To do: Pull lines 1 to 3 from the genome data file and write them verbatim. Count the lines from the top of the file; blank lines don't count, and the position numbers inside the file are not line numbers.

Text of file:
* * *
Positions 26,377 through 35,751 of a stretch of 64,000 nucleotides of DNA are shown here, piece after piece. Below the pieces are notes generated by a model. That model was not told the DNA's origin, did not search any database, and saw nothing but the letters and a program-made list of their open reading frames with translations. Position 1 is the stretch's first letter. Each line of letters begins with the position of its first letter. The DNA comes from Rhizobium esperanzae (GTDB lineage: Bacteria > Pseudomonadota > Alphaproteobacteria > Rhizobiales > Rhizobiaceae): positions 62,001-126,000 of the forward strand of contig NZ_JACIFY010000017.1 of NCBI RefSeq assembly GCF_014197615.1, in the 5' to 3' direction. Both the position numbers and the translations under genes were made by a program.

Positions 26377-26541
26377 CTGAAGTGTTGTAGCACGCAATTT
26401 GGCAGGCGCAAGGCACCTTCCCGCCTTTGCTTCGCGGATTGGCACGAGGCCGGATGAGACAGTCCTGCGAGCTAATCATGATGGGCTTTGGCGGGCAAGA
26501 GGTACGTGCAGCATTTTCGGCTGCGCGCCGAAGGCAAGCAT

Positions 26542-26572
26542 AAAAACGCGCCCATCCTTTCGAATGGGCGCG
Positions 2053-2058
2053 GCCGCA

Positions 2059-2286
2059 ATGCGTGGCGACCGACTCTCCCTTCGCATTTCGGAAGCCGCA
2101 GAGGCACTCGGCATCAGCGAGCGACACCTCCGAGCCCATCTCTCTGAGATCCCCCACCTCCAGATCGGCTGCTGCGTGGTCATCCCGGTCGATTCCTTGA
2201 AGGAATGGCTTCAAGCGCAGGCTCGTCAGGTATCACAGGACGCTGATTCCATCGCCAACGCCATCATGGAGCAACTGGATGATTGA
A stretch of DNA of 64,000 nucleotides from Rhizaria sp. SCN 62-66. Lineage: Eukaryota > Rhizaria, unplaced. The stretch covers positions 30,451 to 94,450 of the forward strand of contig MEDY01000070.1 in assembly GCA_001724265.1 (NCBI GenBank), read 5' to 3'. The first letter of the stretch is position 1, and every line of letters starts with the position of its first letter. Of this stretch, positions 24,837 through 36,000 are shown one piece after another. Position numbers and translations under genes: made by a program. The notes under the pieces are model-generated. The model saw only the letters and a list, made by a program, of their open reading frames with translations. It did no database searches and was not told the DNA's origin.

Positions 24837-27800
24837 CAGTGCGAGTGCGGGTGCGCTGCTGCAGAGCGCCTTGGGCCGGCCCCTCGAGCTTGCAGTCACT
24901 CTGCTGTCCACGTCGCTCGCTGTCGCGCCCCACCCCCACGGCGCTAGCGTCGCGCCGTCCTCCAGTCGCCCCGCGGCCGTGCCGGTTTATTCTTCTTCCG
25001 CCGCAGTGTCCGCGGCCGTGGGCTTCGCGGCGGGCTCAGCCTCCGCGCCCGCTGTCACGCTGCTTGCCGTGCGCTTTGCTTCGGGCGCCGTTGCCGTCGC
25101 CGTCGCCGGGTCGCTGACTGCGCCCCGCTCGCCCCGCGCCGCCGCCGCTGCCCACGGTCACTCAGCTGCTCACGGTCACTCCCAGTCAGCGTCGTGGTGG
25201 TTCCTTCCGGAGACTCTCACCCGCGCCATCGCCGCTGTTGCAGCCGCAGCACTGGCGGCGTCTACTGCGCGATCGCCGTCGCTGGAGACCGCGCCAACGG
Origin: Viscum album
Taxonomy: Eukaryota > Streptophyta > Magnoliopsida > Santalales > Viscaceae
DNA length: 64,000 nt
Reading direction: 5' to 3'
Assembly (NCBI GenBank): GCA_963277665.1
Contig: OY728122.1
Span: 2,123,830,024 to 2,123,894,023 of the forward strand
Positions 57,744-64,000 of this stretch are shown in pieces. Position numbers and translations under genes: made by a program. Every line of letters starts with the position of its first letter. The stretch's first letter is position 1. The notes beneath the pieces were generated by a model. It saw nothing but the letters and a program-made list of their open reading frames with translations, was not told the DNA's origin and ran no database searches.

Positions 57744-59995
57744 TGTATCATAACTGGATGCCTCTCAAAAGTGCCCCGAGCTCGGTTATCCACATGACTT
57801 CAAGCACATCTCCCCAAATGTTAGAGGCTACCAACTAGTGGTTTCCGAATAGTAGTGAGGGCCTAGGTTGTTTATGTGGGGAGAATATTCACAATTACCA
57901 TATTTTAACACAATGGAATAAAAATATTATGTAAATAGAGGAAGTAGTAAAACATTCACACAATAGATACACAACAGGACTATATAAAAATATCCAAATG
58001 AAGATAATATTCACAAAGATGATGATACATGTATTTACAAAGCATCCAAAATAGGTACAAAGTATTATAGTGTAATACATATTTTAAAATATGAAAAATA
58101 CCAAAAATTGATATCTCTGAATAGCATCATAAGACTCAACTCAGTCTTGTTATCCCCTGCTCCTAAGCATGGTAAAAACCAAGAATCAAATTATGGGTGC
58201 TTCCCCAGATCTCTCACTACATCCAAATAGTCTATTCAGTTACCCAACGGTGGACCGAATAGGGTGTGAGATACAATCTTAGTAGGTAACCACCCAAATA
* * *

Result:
Positions 26,377 through 35,751 of a stretch of 64,000 nucleotides of DNA are shown here, piece after piece. Below the pieces are notes generated by a model. That model was not told the DNA's origin, did not search any database, and saw nothing but the letters and a program-made list of their open reading frames with translations. Position 1 is the stretch's first letter. Each line of letters begins with the position of its first letter. The DNA comes from Rhizobium esperanzae (GTDB lineage: Bacteria > Pseudomonadota > Alphaproteobacteria > Rhizobiales > Rhizobiaceae): positions 62,001-126,000 of the forward strand of contig NZ_JACIFY010000017.1 of NCBI RefSeq assembly GCF_014197615.1, in the 5' to 3' direction. Both the position numbers and the translations under genes were made by a program.

Positions 26377-26541
26377 CTGAAGTGTTGTAGCACGCAATTT